The behaviour of the clique number = max.clique size will depend on L (you may want to keep L fixed,
or let it grow with $N$ in some way).
Dropping $N$ points in a $L\times L$ box and connecting when the distance is less than 1 is
the same as dropping $N$ points in the unit square and connecting is the distance is
less than $r = 1/L$.

The book by Penrose and an earlier paper by McDiarmid ("random channel assignment in the plane",
Random Structures & Algorithms, Volume 22, Issue 2, pages 187–212) describe the
"first order" behaviour of the clique number.
Basically there are three case depending on whether the "average degree" $N \pi r^2$ is $\ll \log N$, $\Theta( \log N )$ or $\gg \log N$.
In each case there is an expression $f(N,r)$ such that clique.no divided by $f(N,r)$ tends to one in
probability.
This of course does not answer all questions about the clique number. One may for instance wonder whether the clique number can somehow be normalized to tend to some known limiting distribution.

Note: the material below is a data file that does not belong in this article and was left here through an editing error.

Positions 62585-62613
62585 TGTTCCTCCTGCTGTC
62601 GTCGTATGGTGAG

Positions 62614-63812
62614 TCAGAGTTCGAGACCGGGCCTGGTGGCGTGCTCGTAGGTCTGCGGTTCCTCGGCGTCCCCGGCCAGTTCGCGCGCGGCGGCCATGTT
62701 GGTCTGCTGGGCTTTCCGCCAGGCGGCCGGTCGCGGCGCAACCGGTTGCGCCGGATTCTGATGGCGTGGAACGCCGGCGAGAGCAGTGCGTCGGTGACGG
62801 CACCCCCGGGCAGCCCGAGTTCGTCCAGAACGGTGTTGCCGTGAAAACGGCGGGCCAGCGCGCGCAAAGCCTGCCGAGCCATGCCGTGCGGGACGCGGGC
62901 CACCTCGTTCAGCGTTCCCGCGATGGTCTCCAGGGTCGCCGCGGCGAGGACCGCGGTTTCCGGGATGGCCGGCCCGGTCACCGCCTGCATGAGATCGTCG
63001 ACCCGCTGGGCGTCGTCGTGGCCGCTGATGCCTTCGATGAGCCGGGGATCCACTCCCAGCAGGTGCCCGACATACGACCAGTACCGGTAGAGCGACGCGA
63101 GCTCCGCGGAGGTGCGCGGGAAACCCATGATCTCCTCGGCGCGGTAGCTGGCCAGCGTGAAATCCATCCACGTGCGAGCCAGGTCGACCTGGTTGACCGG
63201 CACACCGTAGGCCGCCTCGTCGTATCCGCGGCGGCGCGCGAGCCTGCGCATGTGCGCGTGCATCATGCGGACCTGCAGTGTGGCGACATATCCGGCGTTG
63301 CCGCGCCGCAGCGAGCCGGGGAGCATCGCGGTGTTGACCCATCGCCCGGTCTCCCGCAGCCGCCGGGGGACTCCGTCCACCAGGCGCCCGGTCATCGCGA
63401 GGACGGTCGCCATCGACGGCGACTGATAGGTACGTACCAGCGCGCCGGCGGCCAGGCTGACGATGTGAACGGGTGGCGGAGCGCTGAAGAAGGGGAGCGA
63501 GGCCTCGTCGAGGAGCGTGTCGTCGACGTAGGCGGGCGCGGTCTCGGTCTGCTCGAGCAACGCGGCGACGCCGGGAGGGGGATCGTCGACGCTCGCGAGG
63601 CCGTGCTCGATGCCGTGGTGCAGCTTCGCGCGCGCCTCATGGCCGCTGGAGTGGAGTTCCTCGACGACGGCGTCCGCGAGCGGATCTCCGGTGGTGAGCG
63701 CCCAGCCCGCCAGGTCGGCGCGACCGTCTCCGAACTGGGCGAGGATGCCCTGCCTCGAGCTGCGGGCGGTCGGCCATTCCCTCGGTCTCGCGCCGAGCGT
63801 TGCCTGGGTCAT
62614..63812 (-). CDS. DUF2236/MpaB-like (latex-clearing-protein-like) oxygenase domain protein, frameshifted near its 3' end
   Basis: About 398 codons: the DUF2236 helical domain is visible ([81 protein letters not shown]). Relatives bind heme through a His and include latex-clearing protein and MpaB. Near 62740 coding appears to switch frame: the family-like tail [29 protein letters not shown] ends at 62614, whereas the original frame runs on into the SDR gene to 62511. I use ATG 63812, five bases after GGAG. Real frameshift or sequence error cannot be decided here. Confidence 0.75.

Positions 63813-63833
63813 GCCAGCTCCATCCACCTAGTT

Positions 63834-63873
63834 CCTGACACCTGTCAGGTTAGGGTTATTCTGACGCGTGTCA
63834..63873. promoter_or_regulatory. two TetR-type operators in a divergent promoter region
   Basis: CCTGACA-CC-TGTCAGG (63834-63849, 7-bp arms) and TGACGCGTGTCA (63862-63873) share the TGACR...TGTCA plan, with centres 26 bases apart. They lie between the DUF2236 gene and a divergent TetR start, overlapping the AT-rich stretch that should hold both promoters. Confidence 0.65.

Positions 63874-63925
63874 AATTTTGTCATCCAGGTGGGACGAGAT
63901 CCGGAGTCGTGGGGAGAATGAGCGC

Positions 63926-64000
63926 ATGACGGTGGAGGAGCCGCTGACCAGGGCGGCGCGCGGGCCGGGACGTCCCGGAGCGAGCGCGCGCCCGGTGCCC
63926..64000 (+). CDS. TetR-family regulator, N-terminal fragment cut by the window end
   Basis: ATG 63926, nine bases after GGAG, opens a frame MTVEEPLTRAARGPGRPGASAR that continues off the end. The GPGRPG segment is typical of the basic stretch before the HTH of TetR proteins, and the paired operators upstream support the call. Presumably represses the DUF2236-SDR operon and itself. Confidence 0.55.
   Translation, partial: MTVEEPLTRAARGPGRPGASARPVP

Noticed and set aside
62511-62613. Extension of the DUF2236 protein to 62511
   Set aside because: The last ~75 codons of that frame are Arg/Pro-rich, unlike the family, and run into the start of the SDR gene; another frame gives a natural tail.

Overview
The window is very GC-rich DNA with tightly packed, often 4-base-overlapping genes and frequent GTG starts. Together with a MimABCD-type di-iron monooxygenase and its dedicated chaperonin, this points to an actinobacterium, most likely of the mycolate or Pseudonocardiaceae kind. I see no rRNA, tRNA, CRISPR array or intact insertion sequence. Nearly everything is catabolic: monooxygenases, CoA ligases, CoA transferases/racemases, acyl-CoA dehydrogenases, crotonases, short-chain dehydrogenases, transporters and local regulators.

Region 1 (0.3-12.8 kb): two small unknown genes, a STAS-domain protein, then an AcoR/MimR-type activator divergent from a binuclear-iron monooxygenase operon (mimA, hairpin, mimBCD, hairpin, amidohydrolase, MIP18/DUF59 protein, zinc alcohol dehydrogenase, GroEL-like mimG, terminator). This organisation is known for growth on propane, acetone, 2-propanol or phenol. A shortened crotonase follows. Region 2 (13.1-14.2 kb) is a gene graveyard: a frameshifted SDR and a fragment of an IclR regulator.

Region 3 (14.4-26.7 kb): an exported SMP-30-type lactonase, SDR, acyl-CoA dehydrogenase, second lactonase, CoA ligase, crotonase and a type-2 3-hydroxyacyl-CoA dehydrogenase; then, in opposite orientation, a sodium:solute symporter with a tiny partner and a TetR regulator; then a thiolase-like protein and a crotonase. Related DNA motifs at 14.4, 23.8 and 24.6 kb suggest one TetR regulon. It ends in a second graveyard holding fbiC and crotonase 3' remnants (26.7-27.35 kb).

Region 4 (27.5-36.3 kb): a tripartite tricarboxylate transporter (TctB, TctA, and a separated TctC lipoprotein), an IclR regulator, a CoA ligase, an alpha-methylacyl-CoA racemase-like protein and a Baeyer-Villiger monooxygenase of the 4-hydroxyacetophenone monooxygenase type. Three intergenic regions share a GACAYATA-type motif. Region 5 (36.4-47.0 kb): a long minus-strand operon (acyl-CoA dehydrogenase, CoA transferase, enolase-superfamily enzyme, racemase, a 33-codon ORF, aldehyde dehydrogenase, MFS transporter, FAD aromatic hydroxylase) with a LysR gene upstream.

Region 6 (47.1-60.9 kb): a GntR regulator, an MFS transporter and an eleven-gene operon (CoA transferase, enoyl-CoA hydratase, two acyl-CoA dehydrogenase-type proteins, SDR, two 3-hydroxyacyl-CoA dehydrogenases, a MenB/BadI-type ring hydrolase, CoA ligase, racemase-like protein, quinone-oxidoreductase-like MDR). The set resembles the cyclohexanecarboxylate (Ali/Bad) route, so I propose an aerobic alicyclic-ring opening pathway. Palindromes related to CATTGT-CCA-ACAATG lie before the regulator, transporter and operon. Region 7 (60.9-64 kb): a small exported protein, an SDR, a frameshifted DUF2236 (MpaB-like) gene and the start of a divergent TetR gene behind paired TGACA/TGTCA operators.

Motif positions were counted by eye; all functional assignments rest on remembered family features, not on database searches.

(This is not very chique, I know, but) you may also want to have a look at a paper by me (tobias mueller)
"Two point concentration in random geometric graphs", Combinatorica, Volume 28, Number 5, 529–545.

It solves a conjecture on the probability distribution of the max.clique size posed by Penrose
in his book.
Namely that the probability mass of the max.clique size becomes concentrated on two consecutive integers when the parameters are chosen such that $N \pi r^2 \ll \log N$.
I.e. if $N, r$ satisfy this condition then there is a function $k(N,r)$ such that

${\mathbb P}( k \leq \text{clique.no} \leq k+1 ) \to 1$,

as $N\to\infty$.

For other choices of the parameters, if $N\pi r^2 = \Theta( \log N )$ or $\gg \log N$, the (asymptotic) probability distribution of the clique number is an open problem -- see the conclusion of that paper.